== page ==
Having spent much of his scientific career studying the brains
of human patients and nonhuman primates, neuroscientist and Yerkes
Primate Research Center Director Stuart Zola has achieved remarkable
insights into one of the brain’s most essential but elusive
As part of the Great Teachers Lecture Series, Zola will use his
Jan. 16 lecture to explain how memory is formed, stored and retrieved,
and how memory function can be damaged or lost due to injury or
illness. He also will discuss different types of memory, the effects
of growth and aging on cognitive development and decline, and exciting
new research programs aimed at discovering more about how memory
problems occur and how they might be treated or prevented.
According to Zola, humans’ memories are more fluid and malleable
than we may realize, and false memories can seem astonishingly real.
But it is actually the loss of the ability to remember, known as
amnesia, that has helped scientists unlock the secrets of memory.
While at the University of California-San Diego, Zola and his colleagues
developed an animal model of human amnesia that conclusively identified
a group of interconnected brain structures critical to memory function.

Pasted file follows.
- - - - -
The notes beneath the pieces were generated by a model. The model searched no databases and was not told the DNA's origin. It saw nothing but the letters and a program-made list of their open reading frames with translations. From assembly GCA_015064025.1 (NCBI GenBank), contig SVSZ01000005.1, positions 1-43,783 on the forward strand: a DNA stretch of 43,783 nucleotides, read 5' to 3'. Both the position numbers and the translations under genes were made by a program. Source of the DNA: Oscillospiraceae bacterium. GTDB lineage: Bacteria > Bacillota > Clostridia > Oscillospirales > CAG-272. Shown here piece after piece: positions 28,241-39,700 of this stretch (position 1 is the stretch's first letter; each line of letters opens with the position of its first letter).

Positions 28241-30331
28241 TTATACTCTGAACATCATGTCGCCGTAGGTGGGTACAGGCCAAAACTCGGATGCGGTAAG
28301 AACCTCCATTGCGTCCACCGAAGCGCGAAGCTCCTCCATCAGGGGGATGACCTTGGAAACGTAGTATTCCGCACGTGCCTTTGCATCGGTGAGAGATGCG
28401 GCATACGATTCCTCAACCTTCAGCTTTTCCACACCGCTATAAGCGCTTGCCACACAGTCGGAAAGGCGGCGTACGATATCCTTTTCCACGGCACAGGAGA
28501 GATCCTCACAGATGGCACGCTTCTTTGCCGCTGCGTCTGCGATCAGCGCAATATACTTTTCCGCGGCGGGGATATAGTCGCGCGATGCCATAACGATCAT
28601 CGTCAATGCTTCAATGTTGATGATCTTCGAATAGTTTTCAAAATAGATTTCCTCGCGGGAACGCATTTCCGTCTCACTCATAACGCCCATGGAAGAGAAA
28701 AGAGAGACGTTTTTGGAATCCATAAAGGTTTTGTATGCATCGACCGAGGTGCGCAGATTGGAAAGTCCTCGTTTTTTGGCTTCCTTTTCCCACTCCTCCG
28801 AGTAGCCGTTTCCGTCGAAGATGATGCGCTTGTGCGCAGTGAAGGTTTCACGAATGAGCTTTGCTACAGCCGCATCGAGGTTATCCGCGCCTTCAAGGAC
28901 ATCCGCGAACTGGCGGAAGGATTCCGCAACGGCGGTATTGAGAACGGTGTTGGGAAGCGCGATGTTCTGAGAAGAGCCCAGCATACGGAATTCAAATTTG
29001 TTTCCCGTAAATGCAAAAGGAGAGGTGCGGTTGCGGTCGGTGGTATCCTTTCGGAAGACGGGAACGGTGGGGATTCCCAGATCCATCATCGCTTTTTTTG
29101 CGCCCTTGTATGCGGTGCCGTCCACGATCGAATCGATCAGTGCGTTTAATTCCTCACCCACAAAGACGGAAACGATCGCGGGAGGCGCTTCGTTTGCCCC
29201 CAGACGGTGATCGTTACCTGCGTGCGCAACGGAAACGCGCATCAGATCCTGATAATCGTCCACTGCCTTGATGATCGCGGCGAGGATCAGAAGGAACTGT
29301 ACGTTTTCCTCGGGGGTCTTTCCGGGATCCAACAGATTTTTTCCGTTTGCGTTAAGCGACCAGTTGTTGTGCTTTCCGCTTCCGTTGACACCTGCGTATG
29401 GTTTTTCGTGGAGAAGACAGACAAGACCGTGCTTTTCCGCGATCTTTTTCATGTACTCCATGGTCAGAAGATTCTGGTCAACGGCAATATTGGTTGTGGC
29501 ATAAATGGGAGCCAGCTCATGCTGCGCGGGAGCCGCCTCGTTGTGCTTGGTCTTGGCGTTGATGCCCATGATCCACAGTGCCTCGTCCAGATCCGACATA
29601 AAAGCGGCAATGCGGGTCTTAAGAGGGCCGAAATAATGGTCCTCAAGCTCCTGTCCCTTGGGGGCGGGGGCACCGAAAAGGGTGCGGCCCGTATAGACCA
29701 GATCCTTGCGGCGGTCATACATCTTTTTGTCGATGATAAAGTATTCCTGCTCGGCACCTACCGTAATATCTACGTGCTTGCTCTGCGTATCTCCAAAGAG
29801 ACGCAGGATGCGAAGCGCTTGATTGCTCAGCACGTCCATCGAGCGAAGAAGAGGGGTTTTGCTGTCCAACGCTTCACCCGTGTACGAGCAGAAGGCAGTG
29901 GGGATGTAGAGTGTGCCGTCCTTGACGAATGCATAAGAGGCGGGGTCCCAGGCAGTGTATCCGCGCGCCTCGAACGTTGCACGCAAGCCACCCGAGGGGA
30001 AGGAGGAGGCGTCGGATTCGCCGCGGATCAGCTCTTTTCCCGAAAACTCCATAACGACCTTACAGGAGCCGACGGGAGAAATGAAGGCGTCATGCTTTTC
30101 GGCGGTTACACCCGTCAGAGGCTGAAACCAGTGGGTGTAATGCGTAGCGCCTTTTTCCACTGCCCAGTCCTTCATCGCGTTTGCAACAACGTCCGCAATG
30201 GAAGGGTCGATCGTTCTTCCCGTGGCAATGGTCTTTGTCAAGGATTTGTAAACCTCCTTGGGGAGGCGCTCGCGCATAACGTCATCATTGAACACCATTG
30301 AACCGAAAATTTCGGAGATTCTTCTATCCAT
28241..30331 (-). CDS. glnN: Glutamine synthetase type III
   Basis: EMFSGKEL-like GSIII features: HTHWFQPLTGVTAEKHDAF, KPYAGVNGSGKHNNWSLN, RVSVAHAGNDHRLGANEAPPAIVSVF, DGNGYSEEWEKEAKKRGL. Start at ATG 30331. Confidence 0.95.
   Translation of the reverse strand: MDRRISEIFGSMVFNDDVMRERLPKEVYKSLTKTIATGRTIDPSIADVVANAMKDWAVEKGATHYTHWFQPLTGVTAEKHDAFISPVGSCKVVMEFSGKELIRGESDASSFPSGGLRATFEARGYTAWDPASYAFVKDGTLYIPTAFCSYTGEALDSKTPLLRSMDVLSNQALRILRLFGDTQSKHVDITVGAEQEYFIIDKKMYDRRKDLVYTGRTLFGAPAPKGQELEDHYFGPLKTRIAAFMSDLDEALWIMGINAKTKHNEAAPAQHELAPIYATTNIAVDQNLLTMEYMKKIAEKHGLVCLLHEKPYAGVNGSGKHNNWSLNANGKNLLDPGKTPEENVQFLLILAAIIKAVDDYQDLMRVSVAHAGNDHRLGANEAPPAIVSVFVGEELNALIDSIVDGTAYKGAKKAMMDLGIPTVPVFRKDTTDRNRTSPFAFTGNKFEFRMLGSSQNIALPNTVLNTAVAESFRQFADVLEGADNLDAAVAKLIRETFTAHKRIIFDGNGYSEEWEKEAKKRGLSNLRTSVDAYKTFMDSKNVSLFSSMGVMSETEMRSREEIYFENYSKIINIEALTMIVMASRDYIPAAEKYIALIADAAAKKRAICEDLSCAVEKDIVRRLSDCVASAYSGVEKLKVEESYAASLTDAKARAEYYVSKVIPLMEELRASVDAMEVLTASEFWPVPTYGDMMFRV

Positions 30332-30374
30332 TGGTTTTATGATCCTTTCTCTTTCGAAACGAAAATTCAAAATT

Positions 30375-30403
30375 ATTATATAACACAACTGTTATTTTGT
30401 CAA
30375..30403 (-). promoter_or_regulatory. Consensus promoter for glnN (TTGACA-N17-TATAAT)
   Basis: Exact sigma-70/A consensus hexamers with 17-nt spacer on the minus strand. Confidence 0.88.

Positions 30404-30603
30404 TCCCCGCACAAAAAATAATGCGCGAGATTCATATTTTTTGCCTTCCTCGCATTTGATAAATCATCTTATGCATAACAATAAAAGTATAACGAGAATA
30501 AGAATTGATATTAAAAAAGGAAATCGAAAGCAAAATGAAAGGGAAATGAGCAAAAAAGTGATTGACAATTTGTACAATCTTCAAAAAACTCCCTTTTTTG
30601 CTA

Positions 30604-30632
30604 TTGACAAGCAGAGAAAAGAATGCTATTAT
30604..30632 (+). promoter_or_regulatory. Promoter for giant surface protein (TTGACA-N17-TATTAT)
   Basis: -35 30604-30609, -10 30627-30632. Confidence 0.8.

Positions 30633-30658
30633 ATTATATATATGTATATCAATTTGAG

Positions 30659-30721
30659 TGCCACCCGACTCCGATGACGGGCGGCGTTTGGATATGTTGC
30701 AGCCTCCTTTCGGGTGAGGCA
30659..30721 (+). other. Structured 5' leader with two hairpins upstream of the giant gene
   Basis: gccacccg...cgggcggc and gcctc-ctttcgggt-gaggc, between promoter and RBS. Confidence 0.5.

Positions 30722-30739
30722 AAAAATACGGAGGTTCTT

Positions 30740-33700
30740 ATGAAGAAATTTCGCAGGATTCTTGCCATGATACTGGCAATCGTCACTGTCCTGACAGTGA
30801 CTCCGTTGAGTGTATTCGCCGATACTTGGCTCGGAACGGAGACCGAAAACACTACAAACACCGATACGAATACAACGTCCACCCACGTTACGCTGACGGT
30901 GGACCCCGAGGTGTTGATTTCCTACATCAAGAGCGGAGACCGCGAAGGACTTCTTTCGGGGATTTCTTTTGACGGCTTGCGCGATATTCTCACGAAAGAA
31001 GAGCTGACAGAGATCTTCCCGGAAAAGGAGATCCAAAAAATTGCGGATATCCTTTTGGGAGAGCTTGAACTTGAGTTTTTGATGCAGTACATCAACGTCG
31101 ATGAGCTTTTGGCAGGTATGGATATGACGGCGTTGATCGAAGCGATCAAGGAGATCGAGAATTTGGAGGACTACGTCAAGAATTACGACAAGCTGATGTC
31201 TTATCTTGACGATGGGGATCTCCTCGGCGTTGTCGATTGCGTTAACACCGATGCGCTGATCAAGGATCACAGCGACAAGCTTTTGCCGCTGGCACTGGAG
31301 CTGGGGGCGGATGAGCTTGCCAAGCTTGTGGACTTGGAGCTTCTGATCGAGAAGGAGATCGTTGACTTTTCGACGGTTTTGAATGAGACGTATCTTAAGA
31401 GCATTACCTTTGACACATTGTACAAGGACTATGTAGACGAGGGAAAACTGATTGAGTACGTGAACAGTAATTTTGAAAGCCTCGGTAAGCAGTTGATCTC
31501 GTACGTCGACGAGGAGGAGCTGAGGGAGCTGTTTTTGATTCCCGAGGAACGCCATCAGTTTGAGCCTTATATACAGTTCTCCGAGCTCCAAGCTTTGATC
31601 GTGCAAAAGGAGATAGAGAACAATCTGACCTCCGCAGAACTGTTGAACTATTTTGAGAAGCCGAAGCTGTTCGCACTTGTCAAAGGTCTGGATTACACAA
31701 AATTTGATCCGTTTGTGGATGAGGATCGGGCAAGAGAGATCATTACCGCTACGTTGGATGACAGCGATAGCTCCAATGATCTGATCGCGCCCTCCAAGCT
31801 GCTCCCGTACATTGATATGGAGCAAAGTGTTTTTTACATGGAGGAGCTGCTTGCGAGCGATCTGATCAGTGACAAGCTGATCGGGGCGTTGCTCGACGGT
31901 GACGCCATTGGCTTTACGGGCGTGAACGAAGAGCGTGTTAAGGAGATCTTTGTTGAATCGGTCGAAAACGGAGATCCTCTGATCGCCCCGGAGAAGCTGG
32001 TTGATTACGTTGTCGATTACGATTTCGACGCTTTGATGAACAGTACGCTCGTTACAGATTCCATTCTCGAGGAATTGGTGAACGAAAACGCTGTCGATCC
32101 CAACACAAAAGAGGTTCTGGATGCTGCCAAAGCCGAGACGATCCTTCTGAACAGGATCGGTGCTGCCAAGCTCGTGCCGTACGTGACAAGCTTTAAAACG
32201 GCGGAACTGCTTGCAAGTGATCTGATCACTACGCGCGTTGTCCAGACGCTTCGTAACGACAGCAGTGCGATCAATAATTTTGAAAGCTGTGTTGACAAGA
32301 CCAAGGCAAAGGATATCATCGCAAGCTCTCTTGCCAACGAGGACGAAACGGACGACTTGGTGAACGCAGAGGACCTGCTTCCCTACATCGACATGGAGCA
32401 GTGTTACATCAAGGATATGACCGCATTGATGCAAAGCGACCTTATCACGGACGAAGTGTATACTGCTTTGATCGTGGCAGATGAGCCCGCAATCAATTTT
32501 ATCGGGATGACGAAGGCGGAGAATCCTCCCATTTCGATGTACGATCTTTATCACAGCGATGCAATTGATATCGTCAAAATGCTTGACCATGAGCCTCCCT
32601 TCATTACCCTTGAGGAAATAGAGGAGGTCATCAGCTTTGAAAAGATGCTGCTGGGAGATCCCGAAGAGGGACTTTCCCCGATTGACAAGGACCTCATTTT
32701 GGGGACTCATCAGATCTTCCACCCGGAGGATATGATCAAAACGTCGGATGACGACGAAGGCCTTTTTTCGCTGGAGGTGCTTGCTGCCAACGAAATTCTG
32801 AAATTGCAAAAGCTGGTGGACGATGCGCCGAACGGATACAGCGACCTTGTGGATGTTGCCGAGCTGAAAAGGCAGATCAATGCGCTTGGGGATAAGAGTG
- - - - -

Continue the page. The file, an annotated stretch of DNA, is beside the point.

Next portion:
His research has contributed significantly to the understanding
of memory loss in humans resulting from head trauma and that which
characterizes progressive diseases such as Alzheimer’s, as
well as less severe memory problems that often accompany depression,
chronic stress and normal aging.
Yerkes is one of eight designated National Primate Research Centers
that are supported by the National Institutes of Health. As Yerkes
director, Zola oversees broadly based research programs, funded
by $40.2 million in grants, that address health issues such as AIDS,
malaria and other infectious diseases, cocaine addiction, cardiovascular
disease, childhood visual deficits, organ transplantation, and cognitive
development and decline.
Yerkes scientists also study social behavior in nonhuman primates.
With more than 3,000 nonhuman primates and 2,500 rodents, the center
serves as a vital resource for
collaborative scientists at Emory and at other research institutions
throughout the United States and the world.
Before joining Emory in September 2001, Zola was a professor in
the departments of psychiatry and neurosciences at UC-San Diego
and also held the position of research career scientist at San Diego’s
Veterans Administration Medical Center. He is a member of several
scientific and professional societies, including the Society for
Neuroscience and the National Association for Biomedical Research,
and serves on the editorial advisory boards of the journals Cognitive
Brain Research and Behavioral and Neural Biology.
The lecture, which is free and open to the public, will be held
Thursday, Jan. 16, at
7:30 p.m. in Miller-Ward Alumni House. For more information, call